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Is Kellus insane or not posted 26 August 2009 in The Judging EyeIs Kellus insane or not by Curethan, Didact

Quote: "Mochi":ziw6cn2e
Quote: "Landrew":ziw6cn2e
If concurrently he believes that he is both divine and divinely appointed to save the world, when he is not (making an assumption here), then he is probably insane at least to a degree[/quote:ziw6cn2e]

That's my take on it, also. It has been a while since I read TTT, but I recall getting the impression that Kellus came to belive in his own divinity, which previously he had seen as false. That belief is what I think of as his madness. We can gather from Mimara seeing sorcery as damned that Kellhus is a false prophet on some level, so his deviation from knowing truth, which I would think he ought to pride as part of the Logos, is a sort of madness.

Yeh, he could see his hand halos. Which only believers see.

Quote: "mochi":ziw6cn2e

Quote: "Cripdamind":ziw6cn2e
the 'what has come before' section of each book seems to be the thing we can use to gauge the 'authenticity' of each narrations beliefs. [/quote:ziw6cn2e]

While it does present itself that way, I take it to be of a part with the other errata, such as the map, glossary, and Achamian's chart from the first book: glimpses of Eärwa that give insight, but don't neccessarily represent "truth". For example, the glossary in TJE defines Moënghus as the son of Kellhus and Serwë, when we know that he is truly the son of Cnaiür and Serwë; the glossary cannot be trusted as fact, so I won't presume to take the "What has come before" section as fact, rather as a reminder of what seems to have happened.[/quote:ziw6cn2e]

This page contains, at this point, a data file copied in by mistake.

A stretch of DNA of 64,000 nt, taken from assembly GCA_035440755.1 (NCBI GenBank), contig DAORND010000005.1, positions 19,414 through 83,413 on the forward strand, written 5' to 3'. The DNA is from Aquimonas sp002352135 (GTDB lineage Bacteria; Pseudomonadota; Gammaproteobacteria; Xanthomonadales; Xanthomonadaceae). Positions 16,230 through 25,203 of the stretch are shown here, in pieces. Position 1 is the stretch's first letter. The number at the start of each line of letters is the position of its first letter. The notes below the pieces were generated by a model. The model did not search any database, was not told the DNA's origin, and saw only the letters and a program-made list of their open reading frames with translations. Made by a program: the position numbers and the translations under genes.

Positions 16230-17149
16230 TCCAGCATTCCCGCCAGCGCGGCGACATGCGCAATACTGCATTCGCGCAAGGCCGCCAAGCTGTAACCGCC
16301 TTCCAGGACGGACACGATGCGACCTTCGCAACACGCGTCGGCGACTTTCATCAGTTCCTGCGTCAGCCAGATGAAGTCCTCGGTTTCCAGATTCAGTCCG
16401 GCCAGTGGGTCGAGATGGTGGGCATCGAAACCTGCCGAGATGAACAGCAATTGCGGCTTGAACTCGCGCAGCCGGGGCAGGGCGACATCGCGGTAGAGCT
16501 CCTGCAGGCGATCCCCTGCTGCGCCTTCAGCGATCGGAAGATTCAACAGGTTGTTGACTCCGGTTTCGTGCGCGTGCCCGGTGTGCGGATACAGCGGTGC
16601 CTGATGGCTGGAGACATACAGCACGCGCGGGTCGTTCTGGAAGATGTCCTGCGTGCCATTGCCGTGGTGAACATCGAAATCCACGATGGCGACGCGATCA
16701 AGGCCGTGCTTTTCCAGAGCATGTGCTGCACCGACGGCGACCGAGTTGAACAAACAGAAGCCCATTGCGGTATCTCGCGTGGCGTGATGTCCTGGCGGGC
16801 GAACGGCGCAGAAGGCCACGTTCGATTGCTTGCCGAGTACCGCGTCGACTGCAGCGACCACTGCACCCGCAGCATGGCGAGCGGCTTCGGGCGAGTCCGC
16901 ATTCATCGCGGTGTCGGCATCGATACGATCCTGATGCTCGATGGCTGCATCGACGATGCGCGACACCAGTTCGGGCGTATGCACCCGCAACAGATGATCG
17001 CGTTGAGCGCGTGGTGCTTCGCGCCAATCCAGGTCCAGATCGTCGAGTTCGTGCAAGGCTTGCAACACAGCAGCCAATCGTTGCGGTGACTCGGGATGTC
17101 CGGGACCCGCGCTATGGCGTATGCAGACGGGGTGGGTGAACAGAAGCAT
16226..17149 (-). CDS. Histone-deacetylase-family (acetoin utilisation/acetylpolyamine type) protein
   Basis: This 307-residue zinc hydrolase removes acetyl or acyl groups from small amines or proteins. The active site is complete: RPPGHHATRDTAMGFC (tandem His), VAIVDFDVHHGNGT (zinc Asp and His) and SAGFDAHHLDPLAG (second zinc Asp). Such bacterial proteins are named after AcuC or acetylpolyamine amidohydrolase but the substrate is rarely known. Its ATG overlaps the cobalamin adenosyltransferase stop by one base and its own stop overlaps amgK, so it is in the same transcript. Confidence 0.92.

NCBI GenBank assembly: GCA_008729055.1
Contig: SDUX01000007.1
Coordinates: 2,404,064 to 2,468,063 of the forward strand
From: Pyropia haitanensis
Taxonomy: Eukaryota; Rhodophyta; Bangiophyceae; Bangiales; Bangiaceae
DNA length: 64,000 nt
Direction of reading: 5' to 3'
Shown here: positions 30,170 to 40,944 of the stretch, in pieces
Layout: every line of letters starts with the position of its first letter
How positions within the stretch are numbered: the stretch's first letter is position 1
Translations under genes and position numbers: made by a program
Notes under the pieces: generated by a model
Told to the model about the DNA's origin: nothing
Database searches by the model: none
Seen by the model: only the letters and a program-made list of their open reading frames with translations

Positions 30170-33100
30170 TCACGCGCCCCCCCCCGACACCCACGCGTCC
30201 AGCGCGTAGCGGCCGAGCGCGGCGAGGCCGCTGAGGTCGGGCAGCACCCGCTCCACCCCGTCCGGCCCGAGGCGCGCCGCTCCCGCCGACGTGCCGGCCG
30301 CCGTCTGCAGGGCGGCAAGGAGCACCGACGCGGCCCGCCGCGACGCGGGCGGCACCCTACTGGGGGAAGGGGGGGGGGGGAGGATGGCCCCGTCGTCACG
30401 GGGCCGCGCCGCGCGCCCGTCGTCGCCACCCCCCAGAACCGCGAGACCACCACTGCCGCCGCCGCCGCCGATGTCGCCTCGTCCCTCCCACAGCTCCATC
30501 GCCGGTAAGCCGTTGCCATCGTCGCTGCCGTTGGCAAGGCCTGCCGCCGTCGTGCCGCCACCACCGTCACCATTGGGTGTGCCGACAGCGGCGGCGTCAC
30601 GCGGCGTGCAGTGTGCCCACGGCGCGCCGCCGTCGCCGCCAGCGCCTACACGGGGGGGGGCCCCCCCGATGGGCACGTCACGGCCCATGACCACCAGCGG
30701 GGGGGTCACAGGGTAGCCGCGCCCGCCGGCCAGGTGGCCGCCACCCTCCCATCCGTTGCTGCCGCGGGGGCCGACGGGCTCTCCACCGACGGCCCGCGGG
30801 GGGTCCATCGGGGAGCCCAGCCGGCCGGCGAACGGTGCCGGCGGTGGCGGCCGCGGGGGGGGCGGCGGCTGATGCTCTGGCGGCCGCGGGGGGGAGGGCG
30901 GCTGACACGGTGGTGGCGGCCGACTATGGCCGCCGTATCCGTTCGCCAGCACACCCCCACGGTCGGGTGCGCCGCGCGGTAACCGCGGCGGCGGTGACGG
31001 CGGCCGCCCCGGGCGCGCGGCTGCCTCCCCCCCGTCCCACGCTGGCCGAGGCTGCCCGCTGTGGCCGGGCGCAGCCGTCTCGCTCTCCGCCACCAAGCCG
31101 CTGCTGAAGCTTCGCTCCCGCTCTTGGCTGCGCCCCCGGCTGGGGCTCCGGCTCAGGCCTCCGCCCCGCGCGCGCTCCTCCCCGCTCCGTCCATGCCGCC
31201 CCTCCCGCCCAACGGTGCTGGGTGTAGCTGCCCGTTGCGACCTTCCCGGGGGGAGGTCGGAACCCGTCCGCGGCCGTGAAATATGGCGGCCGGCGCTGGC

Well, Moenghus is certainly more Kellhus' son than Cnaiur's in a world where reality is anchored via perception. The truth is only a lie made real in Earwa. <!-- s:wink: --><img src="{SMILIES_PATH}/icon_wink.gif" alt=":wink:" title="Wink" /><!-- s:wink: -->
Alternatively, perhaps we can take the unspoken &quot;adopted&quot; as understood - the true sitution is heavily implied during TJE and, for some reason, the &quot;what has come before&quot; bit is appended to the main narrative - so new readers may enjoy guessing at his heritage if they read this series first.
If one can't trust even the prequel sysnopsis from the author we are not likely to ever make confident predictions, espescially if the author is being deliberatly ambiguous. Hmmmmmmmm.... I agree with you! view post


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